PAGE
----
Former NFL MVP Matt Ryan has one year remaining on his contract. It stands to reason that the team will be in negotiations with Ryan on an extension throughout the offseason.
But in a quarterback market that continues to be redefined each and every offseason (almost monthly for that matter), it doesn’t look like the Falcons themselves are willing to break the bank on an extension for the franchise signal caller. At least, that’s the way owner Arthur Blank put it recently.
“I don’t care about the other quarterbacks’ movement,” Blank recently told the Atlanta Journal-Constitution. “What I care about is taking care of our quarterback in a way that’s respectful to him and in a way that is respectful to the franchise.”
The issue here is that Ryan and his reps will surely be looking at how other quarterbacks have been paid in what has increasingly become a bloated market. Oakland Raiders signal caller Derek Carr received $25 million annually on his extension last offseason, briefly making him the highest-paid player in the NFL. He was replaced in that category by the Lions’ Matthew Stafford ($27 million per season).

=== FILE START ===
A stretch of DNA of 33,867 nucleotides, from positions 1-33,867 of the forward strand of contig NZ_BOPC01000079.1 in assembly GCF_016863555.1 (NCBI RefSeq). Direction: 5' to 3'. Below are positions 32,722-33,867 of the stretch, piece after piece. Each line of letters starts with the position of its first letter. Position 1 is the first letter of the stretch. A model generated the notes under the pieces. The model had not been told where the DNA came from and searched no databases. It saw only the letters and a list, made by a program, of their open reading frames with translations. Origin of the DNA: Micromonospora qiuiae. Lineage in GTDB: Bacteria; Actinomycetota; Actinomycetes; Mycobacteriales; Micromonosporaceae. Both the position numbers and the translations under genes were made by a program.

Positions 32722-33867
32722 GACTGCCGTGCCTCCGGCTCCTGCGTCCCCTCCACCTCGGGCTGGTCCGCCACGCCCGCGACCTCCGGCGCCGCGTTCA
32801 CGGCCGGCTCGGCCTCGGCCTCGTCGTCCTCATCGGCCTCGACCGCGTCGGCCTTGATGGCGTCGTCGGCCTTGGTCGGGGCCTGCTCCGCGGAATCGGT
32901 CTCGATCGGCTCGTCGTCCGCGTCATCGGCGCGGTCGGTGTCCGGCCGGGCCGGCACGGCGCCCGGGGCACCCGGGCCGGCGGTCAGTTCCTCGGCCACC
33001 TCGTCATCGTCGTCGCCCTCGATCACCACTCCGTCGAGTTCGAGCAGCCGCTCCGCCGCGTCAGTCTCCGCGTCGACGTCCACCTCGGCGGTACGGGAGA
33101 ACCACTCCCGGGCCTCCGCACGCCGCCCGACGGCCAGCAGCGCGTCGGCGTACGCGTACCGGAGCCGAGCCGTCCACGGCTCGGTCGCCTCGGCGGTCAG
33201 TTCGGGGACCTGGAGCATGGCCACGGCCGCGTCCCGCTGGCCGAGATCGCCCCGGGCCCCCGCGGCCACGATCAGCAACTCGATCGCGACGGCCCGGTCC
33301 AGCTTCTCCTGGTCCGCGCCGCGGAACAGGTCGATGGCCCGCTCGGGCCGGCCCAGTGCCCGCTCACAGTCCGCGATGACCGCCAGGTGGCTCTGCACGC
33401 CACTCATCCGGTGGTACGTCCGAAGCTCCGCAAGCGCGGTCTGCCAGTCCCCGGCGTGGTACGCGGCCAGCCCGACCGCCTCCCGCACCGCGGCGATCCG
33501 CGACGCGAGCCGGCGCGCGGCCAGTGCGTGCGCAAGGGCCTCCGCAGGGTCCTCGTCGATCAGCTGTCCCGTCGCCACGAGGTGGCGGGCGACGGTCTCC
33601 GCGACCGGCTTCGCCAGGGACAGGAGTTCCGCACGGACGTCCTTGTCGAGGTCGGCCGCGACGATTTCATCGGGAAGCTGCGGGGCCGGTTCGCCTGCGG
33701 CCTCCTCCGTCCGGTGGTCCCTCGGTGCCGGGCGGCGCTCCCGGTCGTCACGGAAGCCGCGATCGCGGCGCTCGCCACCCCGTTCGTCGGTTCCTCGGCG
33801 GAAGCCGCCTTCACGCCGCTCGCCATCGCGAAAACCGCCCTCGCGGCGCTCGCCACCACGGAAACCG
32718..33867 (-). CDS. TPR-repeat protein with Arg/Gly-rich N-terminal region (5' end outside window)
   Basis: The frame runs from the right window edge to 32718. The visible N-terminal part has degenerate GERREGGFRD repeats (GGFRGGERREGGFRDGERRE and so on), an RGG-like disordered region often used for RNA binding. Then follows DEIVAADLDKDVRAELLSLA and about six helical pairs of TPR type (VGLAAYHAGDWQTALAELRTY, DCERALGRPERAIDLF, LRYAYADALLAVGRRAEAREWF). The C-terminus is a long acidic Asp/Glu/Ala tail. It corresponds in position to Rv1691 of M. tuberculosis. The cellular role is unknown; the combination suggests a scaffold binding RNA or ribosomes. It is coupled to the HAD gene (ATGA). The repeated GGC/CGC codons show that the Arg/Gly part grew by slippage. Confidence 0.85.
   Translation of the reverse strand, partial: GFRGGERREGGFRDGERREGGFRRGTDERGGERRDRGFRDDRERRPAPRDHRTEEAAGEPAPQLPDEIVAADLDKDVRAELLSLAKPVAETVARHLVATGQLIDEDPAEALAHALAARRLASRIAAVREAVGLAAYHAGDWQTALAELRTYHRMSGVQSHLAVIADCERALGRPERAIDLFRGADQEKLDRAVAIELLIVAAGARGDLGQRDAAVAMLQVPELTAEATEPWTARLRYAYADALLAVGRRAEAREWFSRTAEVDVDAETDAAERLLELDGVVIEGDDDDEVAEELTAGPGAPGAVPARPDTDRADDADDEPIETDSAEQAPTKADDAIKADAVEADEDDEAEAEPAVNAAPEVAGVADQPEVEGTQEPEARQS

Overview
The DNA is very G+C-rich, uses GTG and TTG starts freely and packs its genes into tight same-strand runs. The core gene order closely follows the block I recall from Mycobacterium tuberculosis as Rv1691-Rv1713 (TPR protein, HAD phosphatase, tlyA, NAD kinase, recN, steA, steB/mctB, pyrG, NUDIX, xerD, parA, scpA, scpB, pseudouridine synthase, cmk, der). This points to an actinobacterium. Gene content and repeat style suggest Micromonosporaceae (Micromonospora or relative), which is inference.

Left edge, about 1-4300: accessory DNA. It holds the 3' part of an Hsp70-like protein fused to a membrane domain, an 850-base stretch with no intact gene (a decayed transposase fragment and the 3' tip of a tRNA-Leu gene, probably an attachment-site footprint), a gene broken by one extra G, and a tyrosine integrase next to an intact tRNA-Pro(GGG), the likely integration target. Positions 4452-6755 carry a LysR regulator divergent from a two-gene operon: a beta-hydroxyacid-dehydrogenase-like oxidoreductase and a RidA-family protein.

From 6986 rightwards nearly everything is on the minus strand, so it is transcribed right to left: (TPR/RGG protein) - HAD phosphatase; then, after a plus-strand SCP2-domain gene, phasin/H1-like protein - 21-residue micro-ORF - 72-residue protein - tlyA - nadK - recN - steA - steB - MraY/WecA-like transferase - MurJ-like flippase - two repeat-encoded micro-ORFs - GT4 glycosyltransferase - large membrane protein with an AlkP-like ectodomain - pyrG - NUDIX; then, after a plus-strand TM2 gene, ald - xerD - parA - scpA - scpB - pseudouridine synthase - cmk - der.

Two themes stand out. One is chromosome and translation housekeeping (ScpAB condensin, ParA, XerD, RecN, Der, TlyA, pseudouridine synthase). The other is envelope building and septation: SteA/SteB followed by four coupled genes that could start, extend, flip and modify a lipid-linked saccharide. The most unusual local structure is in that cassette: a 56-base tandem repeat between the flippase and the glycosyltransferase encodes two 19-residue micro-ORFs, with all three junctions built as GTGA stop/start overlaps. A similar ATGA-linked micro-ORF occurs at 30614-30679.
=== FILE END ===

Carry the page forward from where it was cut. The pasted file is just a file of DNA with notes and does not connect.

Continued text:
This offseason promises to be no different, as evidenced by the fact that Alex Smith received $23.5 million annually on his deal with the Redskins after they acquired the veteran from Kansas City. With Kirk Cousins set to hit the open market and likely to become the game’s highest-paid player, Blank and the Falcons will definitely be forced to look at this market.
That’s only magnified by the fact that the 49ers and Garoppolo are closing on an extension that will make him among the NFL’s highest-paid players (more on that here).
With a Super Bowl appearance and an MVP award to his name, Ryan stands above all of these quarterbacks in terms of career accomplishments. It will earn him a raise from the $20.8 million he’s earning annually. But that’s not going to be anywhere near enough for Ryan and his reps.
Should the offseason pass without Ryan agreeing to an extension, Atlanta might very well be forced to franchise the veteran in March of 2019. Given that the quarterback market will be even more bloated by then, that’s a risky proposition.